Finland’s own controversy Goatmoon was next on the bill. A last minute addition to the festival lineup they joined this year’s Steel Fest to make up for the sudden cancelation of Urn. Being the local legends they are it would have been a large disappointment for Finnish and international fans to deal with their absence were it not for the willingness of Goatmoon to step in and fill their shoes. For a band that has had to at one time play under a false moniker due to the ideological disagreements between a certain Helsinki venue and BlackGoat, vocalist and brains behind the operation, it never ceases to impress the amount energy put forth during a Goatmoon show from both band and fans alike. The set consisted of a nice mix between songs from the latest full length, Varjot, and classic Goatmoon anthems such as “Alone” and “Kunnia”, “Armageddon”. Despite what many may have to say about the political leanings of a proudly nationalist act, Goatmoon still delivers black metal in its rawest form. In a time where more and more bands are striving for a “black metal” sound, Goatmoon stands out and stands strong by simply making it, and perhaps it is the unwavering belief BlackGoat holds in what he is doing which makes it so.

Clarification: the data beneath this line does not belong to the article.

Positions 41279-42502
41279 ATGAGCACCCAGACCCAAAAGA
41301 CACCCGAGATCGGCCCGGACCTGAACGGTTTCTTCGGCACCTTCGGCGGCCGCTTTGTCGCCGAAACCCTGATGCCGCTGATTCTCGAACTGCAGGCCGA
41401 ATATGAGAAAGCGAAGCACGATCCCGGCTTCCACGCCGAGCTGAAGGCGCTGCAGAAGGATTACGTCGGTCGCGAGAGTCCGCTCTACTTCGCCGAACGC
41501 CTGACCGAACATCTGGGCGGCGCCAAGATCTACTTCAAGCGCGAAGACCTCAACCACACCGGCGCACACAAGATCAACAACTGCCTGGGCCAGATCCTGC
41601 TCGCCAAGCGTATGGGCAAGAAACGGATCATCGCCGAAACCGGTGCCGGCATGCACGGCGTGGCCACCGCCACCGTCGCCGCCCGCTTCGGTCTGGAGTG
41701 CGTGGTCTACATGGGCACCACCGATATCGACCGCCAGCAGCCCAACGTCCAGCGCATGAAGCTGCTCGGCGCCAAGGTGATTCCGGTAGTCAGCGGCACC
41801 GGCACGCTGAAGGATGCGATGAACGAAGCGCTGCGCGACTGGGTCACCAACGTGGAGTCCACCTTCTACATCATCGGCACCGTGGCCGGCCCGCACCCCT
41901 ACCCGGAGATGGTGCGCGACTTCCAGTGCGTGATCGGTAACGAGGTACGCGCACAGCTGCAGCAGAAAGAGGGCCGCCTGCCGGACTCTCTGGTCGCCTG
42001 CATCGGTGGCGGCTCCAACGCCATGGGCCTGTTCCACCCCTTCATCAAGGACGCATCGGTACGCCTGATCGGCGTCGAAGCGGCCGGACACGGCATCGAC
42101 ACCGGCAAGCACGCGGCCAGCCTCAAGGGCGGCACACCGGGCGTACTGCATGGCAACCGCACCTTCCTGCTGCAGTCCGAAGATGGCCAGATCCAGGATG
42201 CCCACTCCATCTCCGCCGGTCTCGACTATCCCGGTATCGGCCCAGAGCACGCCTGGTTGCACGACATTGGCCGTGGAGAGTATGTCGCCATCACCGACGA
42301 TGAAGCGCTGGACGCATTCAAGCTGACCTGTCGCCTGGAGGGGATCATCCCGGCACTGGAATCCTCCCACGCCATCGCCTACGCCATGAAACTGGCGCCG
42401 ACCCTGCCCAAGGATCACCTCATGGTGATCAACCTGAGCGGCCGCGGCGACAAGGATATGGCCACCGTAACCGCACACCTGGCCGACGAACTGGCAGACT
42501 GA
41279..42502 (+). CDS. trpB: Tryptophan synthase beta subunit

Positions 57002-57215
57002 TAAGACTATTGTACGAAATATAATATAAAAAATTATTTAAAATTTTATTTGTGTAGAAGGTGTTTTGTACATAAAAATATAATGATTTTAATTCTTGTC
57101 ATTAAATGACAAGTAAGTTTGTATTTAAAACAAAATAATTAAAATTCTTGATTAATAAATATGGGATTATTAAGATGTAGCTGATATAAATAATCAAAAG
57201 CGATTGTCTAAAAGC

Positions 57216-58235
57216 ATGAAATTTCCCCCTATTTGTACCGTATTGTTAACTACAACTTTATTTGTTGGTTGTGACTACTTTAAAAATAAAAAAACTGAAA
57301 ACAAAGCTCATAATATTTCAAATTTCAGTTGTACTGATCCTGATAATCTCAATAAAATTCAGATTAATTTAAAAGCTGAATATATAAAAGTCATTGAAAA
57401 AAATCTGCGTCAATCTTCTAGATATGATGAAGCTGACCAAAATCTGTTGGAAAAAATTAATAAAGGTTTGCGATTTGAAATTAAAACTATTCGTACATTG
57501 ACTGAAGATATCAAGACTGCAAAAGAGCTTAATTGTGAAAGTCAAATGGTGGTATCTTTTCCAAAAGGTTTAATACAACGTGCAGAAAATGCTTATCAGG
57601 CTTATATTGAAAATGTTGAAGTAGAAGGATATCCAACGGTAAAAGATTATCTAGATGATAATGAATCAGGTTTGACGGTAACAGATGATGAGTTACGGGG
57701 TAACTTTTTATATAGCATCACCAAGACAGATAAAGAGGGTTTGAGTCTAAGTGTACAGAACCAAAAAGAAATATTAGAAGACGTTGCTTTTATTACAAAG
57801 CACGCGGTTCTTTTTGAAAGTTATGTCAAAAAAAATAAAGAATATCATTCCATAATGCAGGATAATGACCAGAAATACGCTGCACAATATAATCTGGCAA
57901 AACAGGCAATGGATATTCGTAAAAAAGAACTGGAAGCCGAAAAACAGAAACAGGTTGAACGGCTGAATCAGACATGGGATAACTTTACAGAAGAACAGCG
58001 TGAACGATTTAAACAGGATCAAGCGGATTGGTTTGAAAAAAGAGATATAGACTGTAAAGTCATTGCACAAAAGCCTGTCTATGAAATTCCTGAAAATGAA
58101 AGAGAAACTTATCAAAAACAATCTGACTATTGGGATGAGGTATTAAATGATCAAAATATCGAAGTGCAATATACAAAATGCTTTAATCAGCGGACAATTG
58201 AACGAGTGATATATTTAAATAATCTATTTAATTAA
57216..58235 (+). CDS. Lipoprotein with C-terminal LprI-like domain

Another testament to the pure devotion within Finnish black metal can be found in the form of HORNA, who hit the stage around 10 p.m. This year saw the release of their ninth full length studio album, Askel Lähempänä Saatanaa, which - when coupled with the live performance given at Steel Fest - proves that this constantly producing band has no intention of slowing down or growing stagnate in the near future. The ceremony was performed on the inside stage and was somewhat of a standard performance in terms of black metal’s ability to engage a large audience. That being said the sound quality from my vantage point was excellent and unlike most black metal guitarists Infection can be quite entertaining to watch at times, and Spellgoth truly appeared to be dead behind his empty eyes which added to the overall feeling of descent into the inferno this performance created.